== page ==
Endoscopic procedures for removal of foreign bodies of the aerodigestive tract: The Bugando Medical Centre experience
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Department of Surgery, Weill- Bugando University College of Health Sciences, Mwanza, Tanzania
BMC Ear, Nose and Throat Disorders 2011, 11:2 doi:10.1186/1472-6815-11-2Published: 21 January 2011
Foreign bodies in the aerodigestive tract continue to be a common problem that contributes significantly to high morbidity and mortality worldwide. This study was conducted to describe our own experience with endoscopic procedures for removal of foreign bodies in the aerodigestive tract, in our local setting and compare with what is described in literature.
This was a prospective descriptive study which was conducted at Bugando Medical Centre between January 2008 and December 2009. Data were collected using a structured questionnaire and analyzed using SPSS computer software version 15.
A total of 98 patients were studied. Males outnumbered females by a ratio of 1.1:1. Patients aged 2 years and below were the majority (75.9%). The commonest type of foreign bodies in airways was groundnuts (72.7%) and in esophagus was coins (72.7%). The trachea (52.2%) was the most common site of foreign body's lodgment in the airways, whereas cricopharyngeal sphincter (68.5%) was the commonest site in the esophagus. Rigid endoscopy with forceps removal under general anesthesia was the main treatment modality performed in 87.8% of patients. The foreign bodies were successfully removed without complications in 90.8% of cases. Complication rate was 7.1% and bronchopneumonia was the most common complication accounting for 42.8% of cases. The mean duration of hospital stay was 3.4 days and mortality rate was 4.1%.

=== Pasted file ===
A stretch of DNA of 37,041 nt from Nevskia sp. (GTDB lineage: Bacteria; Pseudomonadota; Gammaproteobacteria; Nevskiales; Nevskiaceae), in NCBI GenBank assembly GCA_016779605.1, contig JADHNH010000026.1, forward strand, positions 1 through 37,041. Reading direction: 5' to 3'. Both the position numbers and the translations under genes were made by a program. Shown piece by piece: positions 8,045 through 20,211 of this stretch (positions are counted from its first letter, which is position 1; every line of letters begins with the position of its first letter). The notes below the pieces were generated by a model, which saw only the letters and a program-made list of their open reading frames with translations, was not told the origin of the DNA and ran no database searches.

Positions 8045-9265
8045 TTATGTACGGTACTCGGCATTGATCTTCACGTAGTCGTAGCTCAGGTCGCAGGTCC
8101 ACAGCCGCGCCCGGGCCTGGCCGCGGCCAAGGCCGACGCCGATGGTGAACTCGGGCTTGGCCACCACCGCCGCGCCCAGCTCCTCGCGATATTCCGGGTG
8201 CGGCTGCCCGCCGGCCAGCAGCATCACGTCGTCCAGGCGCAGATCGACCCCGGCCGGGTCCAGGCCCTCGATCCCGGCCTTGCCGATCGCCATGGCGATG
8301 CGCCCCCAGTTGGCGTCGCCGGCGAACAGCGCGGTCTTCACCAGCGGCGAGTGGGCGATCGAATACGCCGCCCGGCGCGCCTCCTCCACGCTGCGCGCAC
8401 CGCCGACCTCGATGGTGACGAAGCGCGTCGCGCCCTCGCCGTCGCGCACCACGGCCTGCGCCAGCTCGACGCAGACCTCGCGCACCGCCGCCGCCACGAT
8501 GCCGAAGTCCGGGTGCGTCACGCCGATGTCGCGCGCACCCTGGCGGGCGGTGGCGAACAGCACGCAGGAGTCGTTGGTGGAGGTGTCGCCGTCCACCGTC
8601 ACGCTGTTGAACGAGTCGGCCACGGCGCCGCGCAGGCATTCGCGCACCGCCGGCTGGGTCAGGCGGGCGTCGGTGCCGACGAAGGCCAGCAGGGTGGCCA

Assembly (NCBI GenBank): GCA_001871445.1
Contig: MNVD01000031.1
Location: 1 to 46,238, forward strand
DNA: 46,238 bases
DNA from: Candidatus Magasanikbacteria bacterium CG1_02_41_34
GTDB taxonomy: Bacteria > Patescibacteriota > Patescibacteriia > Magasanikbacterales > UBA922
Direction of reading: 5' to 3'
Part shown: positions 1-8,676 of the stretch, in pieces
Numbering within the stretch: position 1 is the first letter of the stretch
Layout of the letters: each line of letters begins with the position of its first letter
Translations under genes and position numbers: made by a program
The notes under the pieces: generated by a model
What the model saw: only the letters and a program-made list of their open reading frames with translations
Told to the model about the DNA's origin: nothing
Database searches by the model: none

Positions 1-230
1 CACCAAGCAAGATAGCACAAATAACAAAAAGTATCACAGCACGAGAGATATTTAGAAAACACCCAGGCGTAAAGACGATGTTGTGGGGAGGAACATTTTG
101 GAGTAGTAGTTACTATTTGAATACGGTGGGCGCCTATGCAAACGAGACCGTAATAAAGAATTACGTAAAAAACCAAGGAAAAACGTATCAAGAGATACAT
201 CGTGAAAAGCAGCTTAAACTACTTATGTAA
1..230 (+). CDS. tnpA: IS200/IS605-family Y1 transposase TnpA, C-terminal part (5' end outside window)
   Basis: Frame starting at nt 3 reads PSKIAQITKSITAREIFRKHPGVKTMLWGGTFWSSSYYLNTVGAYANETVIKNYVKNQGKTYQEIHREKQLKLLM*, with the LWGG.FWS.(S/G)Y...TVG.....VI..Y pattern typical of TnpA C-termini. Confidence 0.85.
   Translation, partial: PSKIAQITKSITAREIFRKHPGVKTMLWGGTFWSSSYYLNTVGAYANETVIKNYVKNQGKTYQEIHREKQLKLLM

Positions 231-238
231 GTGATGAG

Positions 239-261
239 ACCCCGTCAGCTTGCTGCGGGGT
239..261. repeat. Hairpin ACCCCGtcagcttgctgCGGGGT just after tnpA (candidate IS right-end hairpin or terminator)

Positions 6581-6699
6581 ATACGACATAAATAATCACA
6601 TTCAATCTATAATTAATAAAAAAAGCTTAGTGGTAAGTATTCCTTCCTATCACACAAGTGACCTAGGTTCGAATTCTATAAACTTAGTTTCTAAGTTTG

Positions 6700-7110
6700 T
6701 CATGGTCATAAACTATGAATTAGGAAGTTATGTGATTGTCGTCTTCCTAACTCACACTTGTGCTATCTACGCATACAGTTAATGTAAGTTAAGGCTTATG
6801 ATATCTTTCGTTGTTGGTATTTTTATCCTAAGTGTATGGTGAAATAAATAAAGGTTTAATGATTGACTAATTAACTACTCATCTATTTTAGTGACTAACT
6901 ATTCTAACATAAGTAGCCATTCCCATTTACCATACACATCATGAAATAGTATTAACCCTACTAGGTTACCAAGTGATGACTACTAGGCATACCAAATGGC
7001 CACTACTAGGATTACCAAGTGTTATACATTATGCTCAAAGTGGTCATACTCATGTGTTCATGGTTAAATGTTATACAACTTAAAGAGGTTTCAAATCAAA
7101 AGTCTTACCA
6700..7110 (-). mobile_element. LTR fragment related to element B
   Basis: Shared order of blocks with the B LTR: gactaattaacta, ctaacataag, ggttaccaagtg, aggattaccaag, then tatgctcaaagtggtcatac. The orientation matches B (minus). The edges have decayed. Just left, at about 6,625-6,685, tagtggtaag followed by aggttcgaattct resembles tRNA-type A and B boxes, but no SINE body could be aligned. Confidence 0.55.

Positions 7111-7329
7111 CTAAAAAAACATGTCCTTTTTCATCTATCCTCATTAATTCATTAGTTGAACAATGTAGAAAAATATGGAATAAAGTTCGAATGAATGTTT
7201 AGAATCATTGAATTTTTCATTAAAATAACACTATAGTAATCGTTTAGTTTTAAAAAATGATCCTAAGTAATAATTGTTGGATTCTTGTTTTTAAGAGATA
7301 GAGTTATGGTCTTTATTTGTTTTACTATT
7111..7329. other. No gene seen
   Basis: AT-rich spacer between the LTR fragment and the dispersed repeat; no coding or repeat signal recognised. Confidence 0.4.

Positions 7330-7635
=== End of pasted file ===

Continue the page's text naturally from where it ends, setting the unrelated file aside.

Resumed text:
Aerodigestive tract foreign bodies continue to be a significant cause of childhood morbidity and mortality in our setting. Rigid endoscopic procedures under general anesthesia are the main treatment modalities performed. Prevention is highly recommended whereby parents should be educated to keep a close eye on their children and keep objects which can be foreign bodies away from children's reach.